After meeting ultra-high expectations at Indiana, motivated point guard willing to put in the work to take his game to the next level
POSTED: May 27, 2016 11:54 AM ET
Yogi Ferrell was the only guard in the country to average 17 points, 5.5 assists and shoot better than 40 percent on 3s.
The good people of Indiana love their basketball, and they love their schoolboy heroes, young men who are anointed legends, sometimes before they even play their first high school game.
Such status is both a blessing and a curse. The notoriety is special, but the pressure of living up to the hype can be intense. Kevin "Yogi" Ferrell, Jr., who grew up in Indianapolis, knows this as well as anyone.
Ferrell, the 6-foot point guard who last March completed an exemplary career at the mighty Indiana University and has dedicated every day since to proving he belongs on an NBA roster, had it tougher than most, through no fault of his own. When, in 2004, a recruiting service declared he was the No. 1 fourth grade basketball player in the country, the recognition practically painted a bulls-eye on his back, swelled his head a hat size or two and forced his father to institute some tough love.
I'm a fighter. I like to be the dog.
– Kevin "Yogi" Ferrell, Jr.
There's something fundamentally wrong about ranking players that young (Ferrell was 10 at the time), given how much maturation is still ahead, both physical and mental. Ten is an age where kids are supposed to be watching cartoons and drinking juice boxes, not trying to defend some imaginary ranking that may well have no bearing on their future. What if they don't grow up to be tall, fast or strong? What if they decide they'd rather play tennis, or soccer, or join the chess club or try out for school plays?
"I think it's ridiculous," the late coach and television analyst Rick Majerus once told the Indianapolis Star. "What it does is sell books, recruiting publications and magazines at the expense of someone's loss of innocence. I've never heard of [ranking fourth-graders]. I think it's sad. It's just sad, almost reprehensible."
Kevin Ferrell, Sr. thought much the same thing. Evidence that his son had changed came one day when Yogi's brother Kaleb was teasing him about the ranking.
"You're not that good," Kaleb said.
"Not that good, huh?" Yogi responded. "Google me."
Que the sound of an 18-wheeler screeching to dead stop. The elder Ferrell had seen and heard enough.
"It was time to sit back," he told the New York Times. "It was time to get away from this."
That was an easy decision for the elder Ferrell to make; he just happened to be his son's summer AAU coach. He banned Yogi from AAU basketball for two years -- through seventh and eighth grade -- and encouraged less stressful pursuits. A ping-pong table was purchased. Camping trips replaced daylong basketball tournaments.
"And I hated it," Ferrell said. "Me being a kid, I wanted to get back out there and play basketball. I remember fighting with my dad to get back. And he wouldn't let me do it. But looking back on it, that was a good decision for my dad to do that."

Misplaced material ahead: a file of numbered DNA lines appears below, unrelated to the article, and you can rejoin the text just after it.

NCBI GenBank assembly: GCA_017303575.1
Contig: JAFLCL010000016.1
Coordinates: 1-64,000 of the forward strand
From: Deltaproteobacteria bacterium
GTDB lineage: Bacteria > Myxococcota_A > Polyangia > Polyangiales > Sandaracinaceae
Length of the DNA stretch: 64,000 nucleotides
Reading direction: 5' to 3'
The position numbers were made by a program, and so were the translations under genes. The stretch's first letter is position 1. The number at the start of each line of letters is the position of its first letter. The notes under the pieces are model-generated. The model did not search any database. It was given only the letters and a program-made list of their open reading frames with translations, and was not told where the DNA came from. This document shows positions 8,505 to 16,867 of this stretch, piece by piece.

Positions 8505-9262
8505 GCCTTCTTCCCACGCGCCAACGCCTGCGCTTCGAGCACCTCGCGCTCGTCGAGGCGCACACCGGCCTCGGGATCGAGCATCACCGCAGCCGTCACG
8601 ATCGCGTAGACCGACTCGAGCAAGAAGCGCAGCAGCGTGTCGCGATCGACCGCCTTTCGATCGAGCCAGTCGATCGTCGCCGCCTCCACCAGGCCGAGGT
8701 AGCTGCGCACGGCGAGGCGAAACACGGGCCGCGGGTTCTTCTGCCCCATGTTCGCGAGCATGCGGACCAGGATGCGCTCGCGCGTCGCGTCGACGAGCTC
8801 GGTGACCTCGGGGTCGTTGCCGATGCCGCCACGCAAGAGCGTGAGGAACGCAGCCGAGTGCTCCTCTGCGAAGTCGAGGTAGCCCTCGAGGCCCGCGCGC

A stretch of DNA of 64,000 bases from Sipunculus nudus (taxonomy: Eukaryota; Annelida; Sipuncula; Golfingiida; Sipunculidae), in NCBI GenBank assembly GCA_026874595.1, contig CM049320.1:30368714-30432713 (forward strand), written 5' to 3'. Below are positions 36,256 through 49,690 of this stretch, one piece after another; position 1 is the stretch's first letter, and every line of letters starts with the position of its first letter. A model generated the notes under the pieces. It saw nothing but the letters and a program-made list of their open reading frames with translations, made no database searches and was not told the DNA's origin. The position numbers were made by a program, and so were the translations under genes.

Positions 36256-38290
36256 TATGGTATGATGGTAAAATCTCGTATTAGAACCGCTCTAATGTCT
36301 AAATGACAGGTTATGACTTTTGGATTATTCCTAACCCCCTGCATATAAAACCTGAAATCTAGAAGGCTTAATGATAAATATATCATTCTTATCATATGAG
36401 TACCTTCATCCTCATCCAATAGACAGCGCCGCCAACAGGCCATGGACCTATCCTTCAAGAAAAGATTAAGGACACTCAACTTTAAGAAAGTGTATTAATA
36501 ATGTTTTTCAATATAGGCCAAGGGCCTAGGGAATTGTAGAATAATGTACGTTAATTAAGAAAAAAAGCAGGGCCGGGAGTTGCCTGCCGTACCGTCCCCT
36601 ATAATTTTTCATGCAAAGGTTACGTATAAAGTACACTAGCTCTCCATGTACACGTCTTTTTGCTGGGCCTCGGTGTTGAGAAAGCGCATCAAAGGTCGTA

It wasn't as though Kevin Ferrell took basketball completely away from his son. They worked out together, played in pick-up games, worked with a trainer. Out of the white-hot spotlight, Yogi Ferrell began to hone his chops, and when he returned to the AAU scene, it was obvious to all that he had lived up to those lofty predictions that someone else had unfairly placed on him. But he'd done it on his terms.
By the time Ferrell left Park Tudor High School, he had led the Panthers to consecutive Indiana Class 2A championships, and along with fellow Indiana high school hoops hero Cody Zeller, had made plans to play college ball for Indiana.
"We were sold on him during his sophomore year [even before he led Park Tudor to those two state titles]," Indiana coach Tom Crean said. "The key was we were going to need a person to help put the final touches on a potentially great team, with people like Cody Zeller and Victor Oladipo. We thought Yogi could have an Isiah Thomas-type impact on us and have a great future here."
That much was apparent during the summer of 2012, when Ferrell first stepped on campus. And after the season began, he began proving it on a regular basis.
Talk to Crean or a member of his staff about their favorite Yogi Ferrell Freshman Moment, and you are likely to get several different answers. Associate head coach Tim Buckley fondly recalls a game at Minnesota, when Ferrell found himself guarding the Gophers' Rodney Williams, who at 6-foot-7 towered over Ferrell.
GameTime: Yogi Ferrell and Isiah Thomas
Former Hoosier Isiah Thomas interviews current Indiana star Yogi Ferrell about the team's tournament success.
"He got caught on a switch," Buckley said. "So he fronted [Williams]. Fronted him. Then he went up and got the steal when they tried to throw it in there to him, pushed it up the floor and scored on the other end."
Ferrell remembers that play.
"I think maybe Cody Zeller was guarding [Williams]," Ferrell said. "I got caught on the switch, and I realized he was trying to post me up. I just tried to root him out. They ended up lobbing it to him, but I got the steal, I gave it to someone else and they gave it back to me and I scored.